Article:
While the alterations actually haven’t been as drastic as I originally expected, it’s still been a summer of considerable change for the San Jose Sharks franchise. The team let Evgeni Nabokov take a lucrative contract with the KHL after 10 years as their No. 1 goalie. Rob Blake retired. Role player and faceoff expert Manny Malhotra departed for more money with the Vancouver Canucks.
The Sharks lost another crucial piece of the franchise, but in today’s case, it was in the front office. The team released news that long-time president and CEO Greg Jamison will step away from his position. Here is an excerpt from the team’s press release.
Long-time San Jose Sharks President and Chief Executive Officer Greg Jamison announced today he has decided to step away from his position and the day-to-day operations of the highly-successful and well-respected National Hockey League franchise on Oct. 1. The process of finding a replacement will begin shortly.
Moving forward, Jamison will continue to be involved with the franchise. He remains a member of the ownership group and serves as the franchise’s Governor to the NHL as well as on the League’s ten-person Executive Committee, a position he was elected to by the NHL’s Board of Governors in 2007. In addition, he will remain active in his position as president of the Sharks Foundation.
Named as president in 1996, Jamison, 60, has overseen the day-to-day business operations for the Sharks and Silicon Valley Sports & Entertainment (SVS&E). Under his guidance, the organization has grown into one of the most respected in all of sports, building a strong and talented front office and executive team.
The Sharks certainly have come a long way since ’96. Even the most cynical, playoff-focused pessimist would probably admit that much.
While you cannot lay all of that success at Jamison’s feet, successful teams often develop from the top down. If the Sharks want to build on the momentum they’ve developed over the last 15 years or so, they’ll need to maintain the front office competence they’ve developed over the years.
Buffalo Sabres defenseman Carlo Colaiacovo has experienced plenty of bad injury luck in his winding career, but Saturday presented one of his worst scares.
As you can see from the video above, Colaiacovo received a scary cross-check from Viktor Arvidsson of the Nashville Predators, who received a major penalty and game misconduct.
Sabres head coach Dan Bylsma said that Colaiacovo was hospitalized with a “dented trachea” yet is OK, the Buffalo News’ John Vogl reports.
Frightening stuff from an eventual 4-1 Sabres win.
PHT will keep an eye out for additional updates regarding Colaiacovo’s health (and a possible suspension for Arvidsson).
Patrick Kane set an American scoring record, and added another assist to make it more impressive, but the Los Angeles Kings just wouldn’t be denied.
In the end, Marian Gaborik‘s big night meant more than Kane’s; he scored the tying and then overtime game-winner, both assisted by Anze Kopitar, for a rousing 4-3 overtime Kings win.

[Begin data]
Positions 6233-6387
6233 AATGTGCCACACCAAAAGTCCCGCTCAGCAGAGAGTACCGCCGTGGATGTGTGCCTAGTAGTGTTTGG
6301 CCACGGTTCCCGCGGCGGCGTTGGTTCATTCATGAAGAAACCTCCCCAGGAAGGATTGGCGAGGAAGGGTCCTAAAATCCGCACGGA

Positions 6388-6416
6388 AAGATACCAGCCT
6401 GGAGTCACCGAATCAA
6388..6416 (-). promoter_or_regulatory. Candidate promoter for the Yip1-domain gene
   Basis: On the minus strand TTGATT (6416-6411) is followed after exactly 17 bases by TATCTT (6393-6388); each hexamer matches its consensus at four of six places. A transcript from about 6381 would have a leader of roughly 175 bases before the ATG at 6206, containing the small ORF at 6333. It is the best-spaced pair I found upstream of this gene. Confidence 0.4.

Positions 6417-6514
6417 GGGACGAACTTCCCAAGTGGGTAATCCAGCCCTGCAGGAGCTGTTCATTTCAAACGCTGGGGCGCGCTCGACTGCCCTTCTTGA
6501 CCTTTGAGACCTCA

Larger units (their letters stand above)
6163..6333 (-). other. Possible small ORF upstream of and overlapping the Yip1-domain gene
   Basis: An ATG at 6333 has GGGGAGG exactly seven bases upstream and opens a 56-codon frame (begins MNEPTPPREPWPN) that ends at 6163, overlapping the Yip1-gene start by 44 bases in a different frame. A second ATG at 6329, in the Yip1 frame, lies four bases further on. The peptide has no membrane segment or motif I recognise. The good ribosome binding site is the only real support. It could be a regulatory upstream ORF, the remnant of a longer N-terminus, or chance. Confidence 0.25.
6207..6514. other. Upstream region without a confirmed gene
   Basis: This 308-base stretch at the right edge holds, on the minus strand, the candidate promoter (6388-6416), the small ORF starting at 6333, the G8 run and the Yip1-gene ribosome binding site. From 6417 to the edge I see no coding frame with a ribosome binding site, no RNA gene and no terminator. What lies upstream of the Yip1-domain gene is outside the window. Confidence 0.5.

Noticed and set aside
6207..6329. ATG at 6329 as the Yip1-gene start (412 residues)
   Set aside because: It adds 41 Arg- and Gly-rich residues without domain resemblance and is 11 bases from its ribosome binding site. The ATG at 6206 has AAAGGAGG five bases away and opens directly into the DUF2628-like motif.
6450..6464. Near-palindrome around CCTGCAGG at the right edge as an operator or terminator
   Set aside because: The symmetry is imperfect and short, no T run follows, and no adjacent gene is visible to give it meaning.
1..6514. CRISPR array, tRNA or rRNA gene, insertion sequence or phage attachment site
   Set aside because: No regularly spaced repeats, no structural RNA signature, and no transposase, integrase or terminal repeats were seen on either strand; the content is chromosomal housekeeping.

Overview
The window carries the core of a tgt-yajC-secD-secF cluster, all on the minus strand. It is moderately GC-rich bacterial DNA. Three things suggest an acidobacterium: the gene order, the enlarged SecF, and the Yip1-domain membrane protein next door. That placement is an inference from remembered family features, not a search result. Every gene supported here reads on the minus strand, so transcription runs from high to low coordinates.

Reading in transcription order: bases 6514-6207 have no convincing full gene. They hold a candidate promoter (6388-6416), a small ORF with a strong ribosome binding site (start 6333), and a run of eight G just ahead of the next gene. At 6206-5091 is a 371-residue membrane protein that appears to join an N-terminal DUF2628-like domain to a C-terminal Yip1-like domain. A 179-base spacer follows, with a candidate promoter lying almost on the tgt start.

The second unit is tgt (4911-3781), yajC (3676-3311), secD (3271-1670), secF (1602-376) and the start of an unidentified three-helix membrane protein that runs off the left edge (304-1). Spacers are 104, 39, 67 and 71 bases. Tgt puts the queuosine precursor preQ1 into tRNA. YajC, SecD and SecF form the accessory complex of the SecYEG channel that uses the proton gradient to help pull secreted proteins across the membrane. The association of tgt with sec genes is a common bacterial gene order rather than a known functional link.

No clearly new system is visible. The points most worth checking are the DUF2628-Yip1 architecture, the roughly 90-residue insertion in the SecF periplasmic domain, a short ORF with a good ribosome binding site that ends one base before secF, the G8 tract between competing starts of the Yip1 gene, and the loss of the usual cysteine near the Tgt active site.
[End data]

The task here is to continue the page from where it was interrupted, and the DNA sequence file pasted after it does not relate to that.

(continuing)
Gaborik’s first goal:
And here’s video of the OT-GWG:
Noticing a theme tonight? Yeah, it’s been an evening in which it’s dangerous to assume a lead would stand.
With that, the Kings stick to the No. 1 spot in the Pacific Division, but Chicago shouldn’t feel all bad. The Blackhawks were able to piece together a decent run during their dreaded “circus trip.”
When it comes to point streaks for U.S.-born NHL players, Patrick Kane now stands alone.
With a power-play goal early in Saturday’s Blackhawks – Kings game, Kane extended his streak to 19 games, breaking a tie with Phil Kessel and Eddie Olczyk (who finished with at least a point in 18 straight).
As of this writing, Kane has 11 goals and 19 assists during this 19-game streak. He also leads the NHL in scoring.
Bobby Hull’s 21-game point streak stands as the Chicago Blackhawks’ overall team record, by the way.
You know what they say: it’s easy to bash a strategy in hindsight.
Slam that NFL head coach for going for it on fourth down … or settling for the field goal. Bury that MLB manager because he kept a pitcher in too long. And so on.
“Score effects” settle in during almost any lopsided hockey game, yet the Dallas Stars present quite a conundrum: what’s the best way to put a way a team with this much firepower?
Tonight may have presented the greatest evidence that this team won’t go away easy, as it seemed like the Minnesota Wild had the best of a tired Stars team* when they built a 3-0 lead.
Instead, the Stars scored three third-period goals while Tyler Seguin capped the comeback with an overtime-winner.
It was one of those bend-and-then-break moments for Minnesota. Dallas generated a 44-26 shot advantage, including a ridiculous 35-15 edge in the final two periods.
Does that mean that Mike Yeo may have tried to play too conservatively with a healthy lead? It’s a possibility.
On the other hand, would the Wild be wiser to try to run-and-gun with one of the most dangerous offenses in the NHL?
It sure seems like a pick-your-poison situation. Which way would you lean, though?
* – To be fair to Minnesota, each team was on back-to-backs.